Movie Review: Avatar: The Way of Water

Well, it’s finally here. After 13 years, James Cameron has finally come out with the sequel to the highest-grossing movie of all time (despite being briefly eclipsed by Avengers: Endgame): Avatar. Originally projected for release in 2014, Avatar 2 has taken eight more years to finish and at last premiers this weekend as Avatar: The Way of Water.

It’s hard to overstate how big a deal the original Avatar was back in 2009. The hype was off the charts in a way that feels alien to me now, no pun intended. Don’t get me wrong; the hype around Avengers: Endgame was also huge, but I didn’t see articles about how people were depressed after seeing it because the real world was so dull in comparison. That is a thing that happened with Avatar that is still being remarked upon today.

The original Avatar was like nothing people had seen before. Cameron built a virtual world filled with realistic(-ish) life with its own evolutionary tree. He created a race of aliens with a distinctive culture and a real, learnable language. (Check out my interview with the creator of the Na’vi language here.) And all of it filmed in IMAX 3D. He wanted Pandora to be as real and immersive as possible, and he largely succeeded there.

Even so, I had to wonder if Cameron may have finally bitten off more than he can chew this time. Avatar, for all its spectacle, was criticized for a lackluster plot—not terrible by any means. It rates a solid 7-8 out of 10 on review sites—but not worthy of the cinematic effort that he put into it. And it was also criticized for being derivative. “Dances with Wolves in space” and “FernGully in space” were common comparisons. With The Way of Water being possibly the most expensive film every made, it doesn’t exactly have as strong a foundation as it could to earn back that investment.

Plus, I feel like the hype is not there—or wasn’t before the release. That may change as the reviews roll in. The hype for The Way of Water didn’t really start until about a month ago, in my estimation, and it doesn’t feel as big as it was for Endgame, or maybe even The Force Awakens. Maybe I’m biased because I cared more about those movies, or maybe I’m more disconnected from Hollywood after the pandemic, but I just wasn’t feeling it. Will the movie turn a profit? Very likely. Will it outdo the original? Color me skeptical.

But how was the movie? It was…better. It wasn’t top-notch, but it was better than Avatar 1.

My rating: 4 out of 5. (That is, an 8 out of 10, where I would have given the original Avatar a 6 or 7.)

(It’s kind of confusing because movies are rated out of 10, but books are rated out of 5.)

And yes, I did see it in 3D. Avatar started the 3D craze that began in 2009 once people realized that 3D movies had actually gotten good, so I figured I should at least go that far for The Way of Water (although I did not see it in IMAX).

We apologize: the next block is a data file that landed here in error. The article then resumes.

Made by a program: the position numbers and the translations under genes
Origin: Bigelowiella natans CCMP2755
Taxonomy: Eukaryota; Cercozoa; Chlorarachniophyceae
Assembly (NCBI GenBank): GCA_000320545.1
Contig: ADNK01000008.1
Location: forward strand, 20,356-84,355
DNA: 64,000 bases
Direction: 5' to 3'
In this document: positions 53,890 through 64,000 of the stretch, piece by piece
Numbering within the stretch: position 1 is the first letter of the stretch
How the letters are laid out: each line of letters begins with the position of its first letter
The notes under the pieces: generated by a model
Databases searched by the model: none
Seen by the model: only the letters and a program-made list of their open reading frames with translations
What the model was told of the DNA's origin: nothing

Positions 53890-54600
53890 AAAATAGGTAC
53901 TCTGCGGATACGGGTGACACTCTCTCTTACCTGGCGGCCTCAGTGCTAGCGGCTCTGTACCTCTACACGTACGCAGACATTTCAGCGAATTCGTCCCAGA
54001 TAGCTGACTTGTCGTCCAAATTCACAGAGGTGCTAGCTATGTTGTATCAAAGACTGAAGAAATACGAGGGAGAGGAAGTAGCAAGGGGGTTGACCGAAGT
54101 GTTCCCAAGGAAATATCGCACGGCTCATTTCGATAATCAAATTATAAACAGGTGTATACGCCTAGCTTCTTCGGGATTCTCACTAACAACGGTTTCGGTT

Of course, the 3D craze fizzled out after a while, and I think it was for a reason. This is the first one I’ve seen since…How to Train Your Dragon 3, maybe? Honestly, I don’t think 3D adds that much. Even in 2D, if you see in on the big screen, your brain can fill in the rest.

Anyways, spoilers below.

We return to Pandora after 15 years or so from the exodus of the “Sky People”—the humans who tried to exploit the moon’s resources. Jake Sully (the hero from Avatar 1 if you haven’t been keeping up) and Neytiri are living happily with their four children: Neteyam, Lo’ak, Tuk, and Kiri, the last of whom was adopted after mysteriously being birthed by Grace’s now-mindless Avatar…which is still kept alive in its incubation tank for some reason.

Then, humans being humans, the Sky People return, with all the brutality they had before, back to wreak more environmental destruction in their endless hunger for resources. (And in fact, they’re now talking about fully colonizing Pandora.)

Jake Sully leads a guerrilla campaign against the Sky People, so in response, the humans send a resurrected Colonel Quaritch (the now-dead villain from Avatar 1), to track him down. Quaritch’s memories were implanted into a pilotless Avatar, making him a Na’vi himself, which…I want to say should be an even bigger game-changer than it was, but I suppose it’s a rather limited use case. Everyone involved agrees that the new Quaritch is a different person from the original.

Regardless, the new Quaritch is as horrible as ever and is absolutely not above killing children and burning villages in his quest to kill Jake Sully. In the clash, he captures Spider, the original Quaritch’s now-teenaged son, who was left behind on Pandora and has gone native. Fearing that Spider will reveal their secrets (although he doesn’t), the Sullys leave their village and go into hiding among the Sea People, giving us a whole new ocean setting on Pandora to explore.

Oh, and also this is clearly part 1 of 2. Much like Pirates of the Caribbean or the original Star Wars trilogy, the second and third movies are clearly meant to be a single, unified story.

And that was a really complicated lead-up to explain the actual comments I have about the movie. So let’s break them down point by point.

The Good